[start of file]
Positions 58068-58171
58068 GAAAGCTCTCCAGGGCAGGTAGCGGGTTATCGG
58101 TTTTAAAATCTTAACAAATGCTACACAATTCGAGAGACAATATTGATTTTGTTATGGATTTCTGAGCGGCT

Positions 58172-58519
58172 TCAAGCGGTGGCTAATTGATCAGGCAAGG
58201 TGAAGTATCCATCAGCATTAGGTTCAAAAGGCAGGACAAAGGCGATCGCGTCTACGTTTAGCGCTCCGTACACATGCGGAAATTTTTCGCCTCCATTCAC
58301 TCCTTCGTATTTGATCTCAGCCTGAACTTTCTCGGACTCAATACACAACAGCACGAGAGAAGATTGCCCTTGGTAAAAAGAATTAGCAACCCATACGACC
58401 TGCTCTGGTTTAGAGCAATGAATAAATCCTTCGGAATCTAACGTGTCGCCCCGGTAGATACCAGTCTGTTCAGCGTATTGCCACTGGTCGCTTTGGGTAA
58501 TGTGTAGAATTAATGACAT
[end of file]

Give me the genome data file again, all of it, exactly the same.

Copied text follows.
Positions 58068-58171
58068 GAAAGCTCTCCAGGGCAGGTAGCGGGTTATCGG
58101 TTTTAAAATCTTAACAAATGCTACACAATTCGAGAGACAATATTGATTTTGTTATGGATTTCTGAGCGGCT

Positions 58172-58519
58172 TCAAGCGGTGGCTAATTGATCAGGCAAGG
58201 TGAAGTATCCATCAGCATTAGGTTCAAAAGGCAGGACAAAGGCGATCGCGTCTACGTTTAGCGCTCCGTACACATGCGGAAATTTTTCGCCTCCATTCAC
58301 TCCTTCGTATTTGATCTCAGCCTGAACTTTCTCGGACTCAATACACAACAGCACGAGAGAAGATTGCCCTTGGTAAAAAGAATTAGCAACCCATACGACC
58401 TGCTCTGGTTTAGAGCAATGAATAAATCCTTCGGAATCTAACGTGTCGCCCCGGTAGATACCAGTCTGTTCAGCGTATTGCCACTGGTCGCTTTGGGTAA
58501 TGTGTAGAATTAATGACAT